Permutation-Combination
Aptitude

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Common Information

There are $5$ freshmen, $8$ sophomores, and $7$ juniors in a chess club. Find the number of orders in which the $6$ students from this club can win the first six prizes:

Q.

Common Information Question: 4/4

If all students attend the competition and the winners are all members of the same class.

 A.

21,200

 B.

23,200

 C.

25,200

 D.

27,200

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Solution:
Option(C) is correct

In this case the 6 students are all from the same class and we can use permutations directly.

Number of orders of freshmen $= 0$

Number of orders of sophomores $= {^8P_6} = 20,160$

Number of orders of juniors $= {^7P_6} = 5,040$

Since we want the number of groups of 6 freshmen or 6 sophomores or 6 juniors, we want the sum of each of these possibilities:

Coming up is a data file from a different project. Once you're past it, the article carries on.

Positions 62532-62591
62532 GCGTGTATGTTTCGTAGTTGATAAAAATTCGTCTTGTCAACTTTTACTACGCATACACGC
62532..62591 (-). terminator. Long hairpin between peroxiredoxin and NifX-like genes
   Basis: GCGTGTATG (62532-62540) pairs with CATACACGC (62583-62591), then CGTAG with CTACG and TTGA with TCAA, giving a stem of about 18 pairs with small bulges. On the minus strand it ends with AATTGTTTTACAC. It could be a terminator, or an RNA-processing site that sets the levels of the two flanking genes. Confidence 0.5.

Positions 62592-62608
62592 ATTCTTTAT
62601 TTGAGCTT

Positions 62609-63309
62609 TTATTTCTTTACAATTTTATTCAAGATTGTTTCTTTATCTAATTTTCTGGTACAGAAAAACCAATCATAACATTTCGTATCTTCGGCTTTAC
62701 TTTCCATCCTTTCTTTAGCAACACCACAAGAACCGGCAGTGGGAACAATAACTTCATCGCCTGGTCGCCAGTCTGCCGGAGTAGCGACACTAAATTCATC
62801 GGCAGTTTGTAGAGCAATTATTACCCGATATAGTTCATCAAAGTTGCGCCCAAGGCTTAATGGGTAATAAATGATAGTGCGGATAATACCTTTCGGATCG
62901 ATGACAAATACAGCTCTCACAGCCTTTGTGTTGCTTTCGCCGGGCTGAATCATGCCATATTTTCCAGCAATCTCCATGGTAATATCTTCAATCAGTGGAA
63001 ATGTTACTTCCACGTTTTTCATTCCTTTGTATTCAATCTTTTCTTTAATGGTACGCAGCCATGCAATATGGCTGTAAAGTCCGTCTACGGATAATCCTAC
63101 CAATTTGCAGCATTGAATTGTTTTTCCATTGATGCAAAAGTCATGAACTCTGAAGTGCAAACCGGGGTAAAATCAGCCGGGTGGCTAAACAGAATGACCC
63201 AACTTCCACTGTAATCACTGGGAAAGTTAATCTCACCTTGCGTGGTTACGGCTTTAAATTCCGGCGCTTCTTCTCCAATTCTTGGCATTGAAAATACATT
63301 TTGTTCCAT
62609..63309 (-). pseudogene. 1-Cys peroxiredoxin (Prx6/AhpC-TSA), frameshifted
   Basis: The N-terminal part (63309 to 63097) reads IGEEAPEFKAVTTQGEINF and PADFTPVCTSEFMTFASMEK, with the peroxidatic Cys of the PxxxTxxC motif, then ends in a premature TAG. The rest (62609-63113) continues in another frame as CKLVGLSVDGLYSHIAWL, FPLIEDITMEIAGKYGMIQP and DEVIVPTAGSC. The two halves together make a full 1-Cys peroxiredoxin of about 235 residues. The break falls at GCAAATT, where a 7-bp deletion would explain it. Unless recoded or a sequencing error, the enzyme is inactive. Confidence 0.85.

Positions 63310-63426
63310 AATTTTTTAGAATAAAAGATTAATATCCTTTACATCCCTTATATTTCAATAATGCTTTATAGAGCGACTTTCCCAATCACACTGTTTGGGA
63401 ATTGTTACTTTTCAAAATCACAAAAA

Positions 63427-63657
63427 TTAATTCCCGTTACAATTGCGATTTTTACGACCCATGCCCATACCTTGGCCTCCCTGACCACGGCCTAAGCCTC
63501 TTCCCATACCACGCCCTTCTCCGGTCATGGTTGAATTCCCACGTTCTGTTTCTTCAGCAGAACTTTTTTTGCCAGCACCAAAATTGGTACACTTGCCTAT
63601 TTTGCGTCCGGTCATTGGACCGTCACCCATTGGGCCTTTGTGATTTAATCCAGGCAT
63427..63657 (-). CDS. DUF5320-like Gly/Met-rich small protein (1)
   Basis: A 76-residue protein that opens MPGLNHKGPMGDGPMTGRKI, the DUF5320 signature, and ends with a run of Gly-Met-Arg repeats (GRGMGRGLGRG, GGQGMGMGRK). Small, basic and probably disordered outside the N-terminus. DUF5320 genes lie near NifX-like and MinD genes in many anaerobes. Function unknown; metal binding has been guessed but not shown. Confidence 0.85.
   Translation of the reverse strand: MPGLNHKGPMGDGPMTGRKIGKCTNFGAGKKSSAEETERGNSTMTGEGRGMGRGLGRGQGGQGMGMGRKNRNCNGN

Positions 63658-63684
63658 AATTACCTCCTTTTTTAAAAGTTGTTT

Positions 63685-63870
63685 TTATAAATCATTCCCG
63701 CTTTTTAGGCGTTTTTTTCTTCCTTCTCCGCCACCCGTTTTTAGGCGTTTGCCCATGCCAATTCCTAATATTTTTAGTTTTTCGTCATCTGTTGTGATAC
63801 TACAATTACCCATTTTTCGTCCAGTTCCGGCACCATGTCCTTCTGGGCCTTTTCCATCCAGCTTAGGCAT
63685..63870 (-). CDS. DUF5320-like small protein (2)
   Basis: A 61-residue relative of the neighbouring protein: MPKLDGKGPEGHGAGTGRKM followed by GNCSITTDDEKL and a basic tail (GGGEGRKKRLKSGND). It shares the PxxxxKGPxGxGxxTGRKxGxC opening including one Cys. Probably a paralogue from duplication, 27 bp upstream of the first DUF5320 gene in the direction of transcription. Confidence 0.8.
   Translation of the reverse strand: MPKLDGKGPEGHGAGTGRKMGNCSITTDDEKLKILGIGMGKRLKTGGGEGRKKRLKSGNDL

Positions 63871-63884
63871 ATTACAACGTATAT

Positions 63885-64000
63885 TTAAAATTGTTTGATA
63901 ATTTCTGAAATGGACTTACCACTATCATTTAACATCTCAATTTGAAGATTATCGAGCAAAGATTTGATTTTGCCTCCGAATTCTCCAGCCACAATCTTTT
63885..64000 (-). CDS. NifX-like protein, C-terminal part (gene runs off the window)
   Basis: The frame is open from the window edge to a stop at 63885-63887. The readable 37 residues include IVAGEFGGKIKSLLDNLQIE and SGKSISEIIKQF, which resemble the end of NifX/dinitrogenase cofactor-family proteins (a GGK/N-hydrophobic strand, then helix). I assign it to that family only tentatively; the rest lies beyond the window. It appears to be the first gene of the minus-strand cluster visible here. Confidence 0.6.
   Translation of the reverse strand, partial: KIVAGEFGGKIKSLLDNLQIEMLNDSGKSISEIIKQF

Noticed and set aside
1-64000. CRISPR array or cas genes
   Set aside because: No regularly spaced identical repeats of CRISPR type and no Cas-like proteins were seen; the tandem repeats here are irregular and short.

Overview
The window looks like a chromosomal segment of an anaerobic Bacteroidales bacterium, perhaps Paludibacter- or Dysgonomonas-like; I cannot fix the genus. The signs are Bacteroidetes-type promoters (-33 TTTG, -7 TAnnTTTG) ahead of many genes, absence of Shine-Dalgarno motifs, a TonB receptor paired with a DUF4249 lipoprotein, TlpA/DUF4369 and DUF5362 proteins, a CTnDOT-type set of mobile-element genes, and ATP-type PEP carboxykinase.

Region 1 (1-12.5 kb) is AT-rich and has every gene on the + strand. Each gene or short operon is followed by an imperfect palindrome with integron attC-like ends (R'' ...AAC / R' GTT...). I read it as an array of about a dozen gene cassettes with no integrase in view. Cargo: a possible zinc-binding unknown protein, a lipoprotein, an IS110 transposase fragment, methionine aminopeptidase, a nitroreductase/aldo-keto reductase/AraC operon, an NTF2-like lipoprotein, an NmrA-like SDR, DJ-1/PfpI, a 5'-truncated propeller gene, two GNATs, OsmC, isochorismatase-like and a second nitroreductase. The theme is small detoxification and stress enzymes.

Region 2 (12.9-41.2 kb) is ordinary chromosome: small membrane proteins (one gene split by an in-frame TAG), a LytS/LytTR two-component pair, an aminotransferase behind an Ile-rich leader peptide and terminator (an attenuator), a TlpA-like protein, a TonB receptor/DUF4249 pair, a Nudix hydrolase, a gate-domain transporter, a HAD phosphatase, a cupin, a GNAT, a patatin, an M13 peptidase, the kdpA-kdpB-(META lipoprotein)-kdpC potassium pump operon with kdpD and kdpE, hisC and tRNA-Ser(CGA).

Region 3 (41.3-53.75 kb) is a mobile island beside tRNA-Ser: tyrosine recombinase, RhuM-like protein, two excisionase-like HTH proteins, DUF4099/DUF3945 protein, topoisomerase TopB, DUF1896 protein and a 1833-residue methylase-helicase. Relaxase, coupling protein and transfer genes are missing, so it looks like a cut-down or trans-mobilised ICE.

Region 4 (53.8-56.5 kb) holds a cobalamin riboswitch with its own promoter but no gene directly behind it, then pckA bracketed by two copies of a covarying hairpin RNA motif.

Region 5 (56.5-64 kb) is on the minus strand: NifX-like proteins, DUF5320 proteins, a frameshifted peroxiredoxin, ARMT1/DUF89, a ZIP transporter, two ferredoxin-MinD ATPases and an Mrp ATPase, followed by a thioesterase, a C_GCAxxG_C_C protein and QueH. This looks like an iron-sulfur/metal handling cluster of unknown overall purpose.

$0 + 20,160 + 5,040 = 25,200$


(2) Comment(s)


Bet
 ()

how did this problem became permutation when the latter problems pertaining to winning are combination?


Shireesh
 ()

Hey Bet,

Without even looking at the other problems you may decide whether this is a problem on permutation or combination.

To do this you need to know the FUNDAMENTAL PRINCIPLE OF COUNTING.

You may read moore about it here: www.lofoya.com/Aptitude-Questions-and-Answers/Permutation-and-Combination/intro